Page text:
I haven’t had the time to check out all these points as much as I would like to. Perhaps you can help by critiquing what I’ve said.

    1. Dave says:

      American foreign policy in the Mideast has gone something like:

      The Shah had to go. Welcome Ayatollah.
      Saddam Hussein had to go. Welcome chaos and ISIS.
      Mubarak had to go. Welcome Muslim Brotherhood.
      Gaddafi had to go. Welcome chaos, al Qaeda training camps, possible dissolution of Libya.
      Now Assad has to go. Welcome “democracy”? I don’t think so. More like welcome Islamic State.

      Frankly, if humanitarian reasons were not enough to warrant U.S. involvement in Iraq II, then why would they be reason enough to be involved in Syria? And if international legal authorities hang Bush and Cheney, what would stop Obama and whats-his-name from going to the gallows for, lacking a better way to put it — “starting a war” in Syria for reasons that were no better than those given under Bush. Last time I checked, Syria was not at war with us. Even Bill Clinton would hang for his adventures in the Balkans.

      I think you are right to mention that Russia has reasons for being there that are entirely their own, and I think they are making the right call, at least from their perspective. If the U.S. however had no business being in Iraq, we have no business going to Syria, nor should we end up supplying the “rebels” there. ISIS is well supplied from American arms captured in Iraq.

      1. Charles Manning says:

        I think the prosecution of national leaders, or others, for war crimes would be a far different thing than it was after WWII. But it needs to be done. And yes, Obama and his underlings might be prosecuted. Obama should have known better than to follow in Bush’s footsteps and then argue that the nation shouldn’t “look back.”

        Your list of regrettable results of removing leaders who “had to go” is commendable. But do you think prosecutions should have been mounted instead?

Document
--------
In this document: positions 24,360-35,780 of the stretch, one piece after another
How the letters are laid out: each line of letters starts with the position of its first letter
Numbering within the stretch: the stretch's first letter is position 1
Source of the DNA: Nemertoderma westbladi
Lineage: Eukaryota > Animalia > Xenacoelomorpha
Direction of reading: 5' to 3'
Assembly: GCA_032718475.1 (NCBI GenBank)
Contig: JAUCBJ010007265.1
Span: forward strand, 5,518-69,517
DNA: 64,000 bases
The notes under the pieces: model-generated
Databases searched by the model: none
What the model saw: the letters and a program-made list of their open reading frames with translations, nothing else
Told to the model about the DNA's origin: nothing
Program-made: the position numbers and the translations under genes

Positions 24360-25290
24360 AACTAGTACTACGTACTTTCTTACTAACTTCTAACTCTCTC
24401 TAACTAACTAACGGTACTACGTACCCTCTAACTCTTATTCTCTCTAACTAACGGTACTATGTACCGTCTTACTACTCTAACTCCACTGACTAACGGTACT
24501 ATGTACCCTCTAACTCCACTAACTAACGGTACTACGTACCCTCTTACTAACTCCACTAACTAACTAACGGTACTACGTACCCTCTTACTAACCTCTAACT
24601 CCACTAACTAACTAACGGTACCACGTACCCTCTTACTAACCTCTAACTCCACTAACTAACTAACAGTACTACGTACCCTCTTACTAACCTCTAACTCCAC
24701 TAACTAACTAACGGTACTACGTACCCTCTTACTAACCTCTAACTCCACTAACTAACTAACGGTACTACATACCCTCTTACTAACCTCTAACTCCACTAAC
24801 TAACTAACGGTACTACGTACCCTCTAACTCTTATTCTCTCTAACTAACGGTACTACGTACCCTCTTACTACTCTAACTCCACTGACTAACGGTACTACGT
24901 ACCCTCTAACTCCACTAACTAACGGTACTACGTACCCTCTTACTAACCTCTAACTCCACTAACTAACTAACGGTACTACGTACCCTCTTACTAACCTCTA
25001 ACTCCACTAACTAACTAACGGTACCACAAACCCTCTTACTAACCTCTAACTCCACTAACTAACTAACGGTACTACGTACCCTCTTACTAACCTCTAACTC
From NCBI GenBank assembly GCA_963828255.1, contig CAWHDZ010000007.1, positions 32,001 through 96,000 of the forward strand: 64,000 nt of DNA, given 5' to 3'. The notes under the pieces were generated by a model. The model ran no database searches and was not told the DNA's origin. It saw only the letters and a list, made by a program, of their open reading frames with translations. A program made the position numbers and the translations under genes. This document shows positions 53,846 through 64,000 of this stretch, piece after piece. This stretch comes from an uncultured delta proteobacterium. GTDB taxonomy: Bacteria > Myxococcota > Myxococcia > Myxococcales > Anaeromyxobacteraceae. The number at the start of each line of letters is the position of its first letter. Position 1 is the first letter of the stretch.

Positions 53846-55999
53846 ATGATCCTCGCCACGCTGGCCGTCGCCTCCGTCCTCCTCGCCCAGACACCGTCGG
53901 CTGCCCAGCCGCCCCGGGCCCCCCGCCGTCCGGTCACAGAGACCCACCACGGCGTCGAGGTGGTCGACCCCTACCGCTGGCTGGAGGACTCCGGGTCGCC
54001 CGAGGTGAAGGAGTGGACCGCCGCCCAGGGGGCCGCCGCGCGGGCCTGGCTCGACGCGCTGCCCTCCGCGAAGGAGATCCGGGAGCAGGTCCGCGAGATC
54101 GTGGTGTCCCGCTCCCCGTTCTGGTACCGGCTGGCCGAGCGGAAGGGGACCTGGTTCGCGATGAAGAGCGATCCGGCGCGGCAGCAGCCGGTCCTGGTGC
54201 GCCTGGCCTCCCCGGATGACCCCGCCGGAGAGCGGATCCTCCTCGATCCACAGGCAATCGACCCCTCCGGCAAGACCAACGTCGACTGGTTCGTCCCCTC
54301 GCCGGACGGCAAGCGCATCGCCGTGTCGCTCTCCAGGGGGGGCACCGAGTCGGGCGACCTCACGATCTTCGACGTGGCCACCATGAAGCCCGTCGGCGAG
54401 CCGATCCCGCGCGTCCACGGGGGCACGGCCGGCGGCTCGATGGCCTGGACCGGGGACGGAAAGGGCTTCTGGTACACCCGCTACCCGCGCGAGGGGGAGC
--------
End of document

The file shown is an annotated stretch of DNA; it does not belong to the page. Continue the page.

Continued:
1. Dave says:

          If by prosecution you mean western leaders who go to war in the Mideast, no. The twin towers, Pentagon, train and bus bombings, murder of tourists all over the world have to be resisted. Isis is making war on the world for reasons that are entirely their own — they believe that Allah’s time has come and it has nothing, absolutely nothing to do with U.S. foreign policy. Read about the life of Qutb and one will see that the introspection of the west is entirely self centered. What have we done to make them so mad is the wrong question. As I said, Qutb and his movement hold the key to what is going on. What we are seeing now is simply the momentum from his Islam centered movement. When the WTC went down, we thought it was about us. It was not.

          If you mean to prosecute the bad boys who have governed Mideast nations with an iron fist, it would never work. They had armies. International courts don’t.

          1. Dave says:

            Wikipedia has a fair write-up on Qutb. His first name is spelled many ways, but S is the initial. I don’t think it goes much into his influence on the Imams and holy men of Islam, but his influence was huge, and his problem with the West is not our bombs and foreign policy but it has more to do with our uncovered women, jazz, rock n’ roll, materialism in general. Giving up our bombs would be hard to do, giving up our jazz and mini-skirted babes, well nigh impossible.
            Egypt’s Nassar, another iron fisted westernized bad boy had Qutb executed but that only martyred him for the cause.

  2. Bruce Nappi says:

    People interested in this question should check out and look at “How to Solve the European Migrant Crisis in 5 Simple Steps.

    1. Dave says:

      Great video, Bruce. S’what I’m talkin”bout. The reason for our push against Assad seems to be ideological, the establishment of “democracy” in Syria. It’s an idea that the Middle East is not ready for. Stability is what they need.

  3. Le Roi Ragnvaldsson says:

    Interesting piece…

    Russian Embassy shelled in Syria as insurgents hit back: